3 Misinformed Pieces of Advice for Actor Headshots
I had a great conversation with an actor client recently about some of the crazy things they were told in regards to acting headshots. Everyone’s an expert as they say! He hadn’t updated his headshots in about 2 years and of course some things in the industry have changed since then. According to his actor friend, he should wear black and look serious since that’s what popular for theatre at the moment. Interesting, because I didn’t get the memo. Having worked as a headshot photographer for almost 8 years now, I’ve seen trends come and go and heard quite a few inaccurate statements on headshots. I’ve put together this short little list of some of the worst pieces of advice to help you get the most from your session and maximize your look as an actor. Don’t let your session turn out poorly because you’re listening to a dozen different resources of misinformation. Fake news! Let’s begin.
1. Your Headshot Should Be Straight On
Admittedly when I heard this one, I was quite taken aback. How can one simply determine the the best angle to take a headshot from, is with the actor facing straight forward into the camera? I mean, really? For every actor? While I love this approach, with the sheer variety of face types, body types, etc. it’s quite foolish to instruct every person to be positioned the same way. After working with hundreds of people over the years, I find the best approach is to pick the angle that flatters the person/character type best. Maybe you look best turned to the side or if you’re playing a dark edgy character type, a slight turn will give you that air of mystery appropriate for the character. Find the pose and angle that works best for you and nail those expressions. In the end, you want a headshot that not only reflects your type, but also is flattering to your features.
2. Indoor Headshots Are Better Than Outdoors (And Vice Versa)
Sometimes when an actor books me, they’ll mention that their rep or maybe a friend told them to do their headshots indoors or outdoors. They’ll followup by saying that that person informed them one type is better than the other. Nonsense. Both options are great choices and should definitely be utilized. A studio headshot is great, especially when the weather doesn’t permit, but so is an outdoor headshot. Outdoor headshots are a worthy option since they place you in the real world and often read as more organic than their studio headshot counterpart. However, a great studio headshot is valid too because it puts even greater focus on you since it’s devoid of distracting background elements. I often preach “variety, variety, variety” to my actor clients and doing your headshots both indoors and outdoors will help you get maximum versatility from your session. Both are great to have and one isn’t “better” than the other. I suggest you do both!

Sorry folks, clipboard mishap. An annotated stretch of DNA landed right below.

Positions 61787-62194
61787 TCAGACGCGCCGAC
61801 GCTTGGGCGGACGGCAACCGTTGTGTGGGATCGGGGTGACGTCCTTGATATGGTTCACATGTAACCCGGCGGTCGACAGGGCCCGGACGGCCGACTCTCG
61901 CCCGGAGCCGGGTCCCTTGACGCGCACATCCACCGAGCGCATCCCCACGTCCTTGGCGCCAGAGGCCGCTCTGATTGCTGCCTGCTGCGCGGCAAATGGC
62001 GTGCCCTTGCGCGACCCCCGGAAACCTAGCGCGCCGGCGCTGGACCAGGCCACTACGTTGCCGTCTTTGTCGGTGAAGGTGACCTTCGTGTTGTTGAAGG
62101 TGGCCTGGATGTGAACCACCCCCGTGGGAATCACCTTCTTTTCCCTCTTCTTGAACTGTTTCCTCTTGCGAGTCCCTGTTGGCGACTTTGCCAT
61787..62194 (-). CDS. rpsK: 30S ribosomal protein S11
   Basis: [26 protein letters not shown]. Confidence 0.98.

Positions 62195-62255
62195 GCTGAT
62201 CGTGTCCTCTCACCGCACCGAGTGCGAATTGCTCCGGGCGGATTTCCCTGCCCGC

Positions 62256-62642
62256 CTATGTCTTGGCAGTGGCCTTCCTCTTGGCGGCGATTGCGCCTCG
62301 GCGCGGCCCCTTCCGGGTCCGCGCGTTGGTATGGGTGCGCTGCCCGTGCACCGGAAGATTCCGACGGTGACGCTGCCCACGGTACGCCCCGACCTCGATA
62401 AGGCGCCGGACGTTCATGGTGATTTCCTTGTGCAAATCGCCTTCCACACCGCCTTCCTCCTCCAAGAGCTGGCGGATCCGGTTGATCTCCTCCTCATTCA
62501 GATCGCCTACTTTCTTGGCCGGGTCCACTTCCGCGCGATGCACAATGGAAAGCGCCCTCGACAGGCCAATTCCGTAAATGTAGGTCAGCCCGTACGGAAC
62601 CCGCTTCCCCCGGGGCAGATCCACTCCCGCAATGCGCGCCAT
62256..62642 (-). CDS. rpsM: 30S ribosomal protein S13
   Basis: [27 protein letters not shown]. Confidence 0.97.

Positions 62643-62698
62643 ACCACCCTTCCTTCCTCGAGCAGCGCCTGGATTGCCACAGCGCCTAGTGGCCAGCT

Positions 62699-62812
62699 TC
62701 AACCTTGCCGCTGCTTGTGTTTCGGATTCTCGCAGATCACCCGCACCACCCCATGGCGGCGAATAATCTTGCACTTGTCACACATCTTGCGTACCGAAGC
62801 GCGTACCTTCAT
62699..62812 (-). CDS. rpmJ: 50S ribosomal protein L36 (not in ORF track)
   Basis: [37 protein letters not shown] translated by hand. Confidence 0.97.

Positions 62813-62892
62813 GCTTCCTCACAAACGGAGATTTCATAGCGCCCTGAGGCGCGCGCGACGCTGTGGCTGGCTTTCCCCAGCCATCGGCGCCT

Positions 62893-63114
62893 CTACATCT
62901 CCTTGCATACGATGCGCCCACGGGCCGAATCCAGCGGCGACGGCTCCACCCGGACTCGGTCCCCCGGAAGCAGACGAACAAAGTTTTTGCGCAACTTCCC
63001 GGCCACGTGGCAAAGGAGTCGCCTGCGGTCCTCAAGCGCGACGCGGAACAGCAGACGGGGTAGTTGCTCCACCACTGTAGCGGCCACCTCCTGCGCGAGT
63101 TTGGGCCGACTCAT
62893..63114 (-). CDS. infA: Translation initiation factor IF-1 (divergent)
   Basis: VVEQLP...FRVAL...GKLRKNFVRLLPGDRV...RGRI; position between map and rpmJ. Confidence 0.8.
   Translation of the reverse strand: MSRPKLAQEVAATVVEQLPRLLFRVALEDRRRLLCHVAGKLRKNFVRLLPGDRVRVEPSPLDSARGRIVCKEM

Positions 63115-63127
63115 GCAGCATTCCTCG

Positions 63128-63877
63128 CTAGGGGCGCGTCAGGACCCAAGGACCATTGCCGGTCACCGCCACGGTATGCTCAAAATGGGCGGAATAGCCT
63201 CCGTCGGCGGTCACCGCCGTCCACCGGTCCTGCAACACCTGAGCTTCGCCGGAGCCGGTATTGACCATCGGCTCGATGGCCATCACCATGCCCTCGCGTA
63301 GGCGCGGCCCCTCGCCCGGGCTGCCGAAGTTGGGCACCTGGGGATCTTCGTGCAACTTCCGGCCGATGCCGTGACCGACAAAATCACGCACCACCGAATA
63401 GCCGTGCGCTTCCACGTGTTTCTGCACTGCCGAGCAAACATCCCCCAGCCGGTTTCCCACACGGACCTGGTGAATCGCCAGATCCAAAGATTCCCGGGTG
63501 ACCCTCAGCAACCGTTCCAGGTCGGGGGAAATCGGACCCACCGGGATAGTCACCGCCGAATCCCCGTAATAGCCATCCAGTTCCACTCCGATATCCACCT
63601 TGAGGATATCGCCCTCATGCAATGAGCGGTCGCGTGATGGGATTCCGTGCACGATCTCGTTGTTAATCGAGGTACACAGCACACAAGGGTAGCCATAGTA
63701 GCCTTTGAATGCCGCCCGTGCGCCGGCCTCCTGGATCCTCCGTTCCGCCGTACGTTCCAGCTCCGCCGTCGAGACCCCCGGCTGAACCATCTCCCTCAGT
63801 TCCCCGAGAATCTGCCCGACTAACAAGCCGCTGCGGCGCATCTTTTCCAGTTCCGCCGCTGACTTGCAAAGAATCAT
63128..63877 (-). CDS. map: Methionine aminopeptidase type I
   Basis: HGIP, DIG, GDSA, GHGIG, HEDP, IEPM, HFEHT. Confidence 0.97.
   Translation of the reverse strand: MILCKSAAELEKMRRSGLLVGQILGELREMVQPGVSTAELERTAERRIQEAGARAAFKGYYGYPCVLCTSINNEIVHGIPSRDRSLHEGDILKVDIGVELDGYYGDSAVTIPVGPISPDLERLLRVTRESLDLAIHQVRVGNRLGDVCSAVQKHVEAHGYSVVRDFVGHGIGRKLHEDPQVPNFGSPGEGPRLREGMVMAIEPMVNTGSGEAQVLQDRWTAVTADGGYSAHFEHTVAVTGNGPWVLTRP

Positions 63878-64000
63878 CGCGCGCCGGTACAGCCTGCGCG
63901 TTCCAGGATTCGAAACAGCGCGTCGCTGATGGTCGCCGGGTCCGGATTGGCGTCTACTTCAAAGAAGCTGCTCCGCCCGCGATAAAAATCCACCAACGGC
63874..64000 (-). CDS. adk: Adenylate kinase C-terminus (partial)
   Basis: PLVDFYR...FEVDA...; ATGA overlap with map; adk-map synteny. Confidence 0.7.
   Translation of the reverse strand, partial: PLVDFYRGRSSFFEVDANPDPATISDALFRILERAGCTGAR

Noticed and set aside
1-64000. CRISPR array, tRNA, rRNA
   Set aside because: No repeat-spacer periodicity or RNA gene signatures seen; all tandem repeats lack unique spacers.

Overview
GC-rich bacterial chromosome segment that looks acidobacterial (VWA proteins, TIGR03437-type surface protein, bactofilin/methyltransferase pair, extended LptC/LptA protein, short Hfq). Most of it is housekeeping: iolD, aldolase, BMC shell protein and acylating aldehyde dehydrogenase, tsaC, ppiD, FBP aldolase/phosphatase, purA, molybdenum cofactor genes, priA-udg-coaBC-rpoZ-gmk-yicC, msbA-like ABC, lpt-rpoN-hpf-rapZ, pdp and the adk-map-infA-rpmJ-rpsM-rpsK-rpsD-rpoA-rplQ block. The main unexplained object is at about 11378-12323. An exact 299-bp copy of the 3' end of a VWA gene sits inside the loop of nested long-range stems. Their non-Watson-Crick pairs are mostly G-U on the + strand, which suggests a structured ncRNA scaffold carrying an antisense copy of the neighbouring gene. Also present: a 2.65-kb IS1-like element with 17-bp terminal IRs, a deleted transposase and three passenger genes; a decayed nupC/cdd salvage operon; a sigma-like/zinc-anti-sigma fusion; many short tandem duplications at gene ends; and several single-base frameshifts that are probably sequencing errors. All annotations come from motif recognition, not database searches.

3. You Shouldn’t Smile In Your Headshot
This one’s a doozy. I don’t know what person came up with this one, but that’s the biggest crock of marshmallow puffs I’ve ever heard. You shouldn’t smile in a headshot? C’mon! If you’re playing the down on their luck protagonist with a heart of gold in a romantic comedy, um, you’re probably going to be smiling. Want to read as charismatic and funny? Smile. How about the reliable best friend who helps the main character during a time of crisis? Smile. Young mom/dad? Smile. Elderly guru? Smile. Friendly medical professional? Smile. There’s no single expression that’s appropriate for a headshot. Simply strive for a range of expressions and dial in on what you think reflects you as well as your character type(s) the best. If you’re not smiling, then what expression are you replacing all the other images with? Serious? The entire time? Yeah, I’ll say that’s the worst advice someone can follow before a session.
These are three of the big ones I’ve heard and I’m sure there are more. I’ll close with saying that there’s no one rule for headshots. And there is no one size fits all approach to having them done effectively. As you grow as an actor and define/refine your type, you’ll undoubtedly bring those changes into your headshot session. Even as you grow as a person, that will reflect in your photos. We all go through phases where we may dress a certain way or be more introverted/extroverted. That will show in your photos during a certain period in your life. I’ve worked with some actors when they were 18 years old and have photographed them year after year. One is currently 23 and she’s completely different than the girl she was freshman year of college. What shows in her headshot now is a woman who’s more confident in her choices and knows specifically what characters she’s best for and wants to pursue. Her images range from big smiles to anger, hurt, and even love.
If someone’s giving you advice for your headshots and they’re preaching standards this and standards that, listen. But take it all with a pinch of salt. There’s no one rule and the last thing you need is to get in your head before your big shoot.
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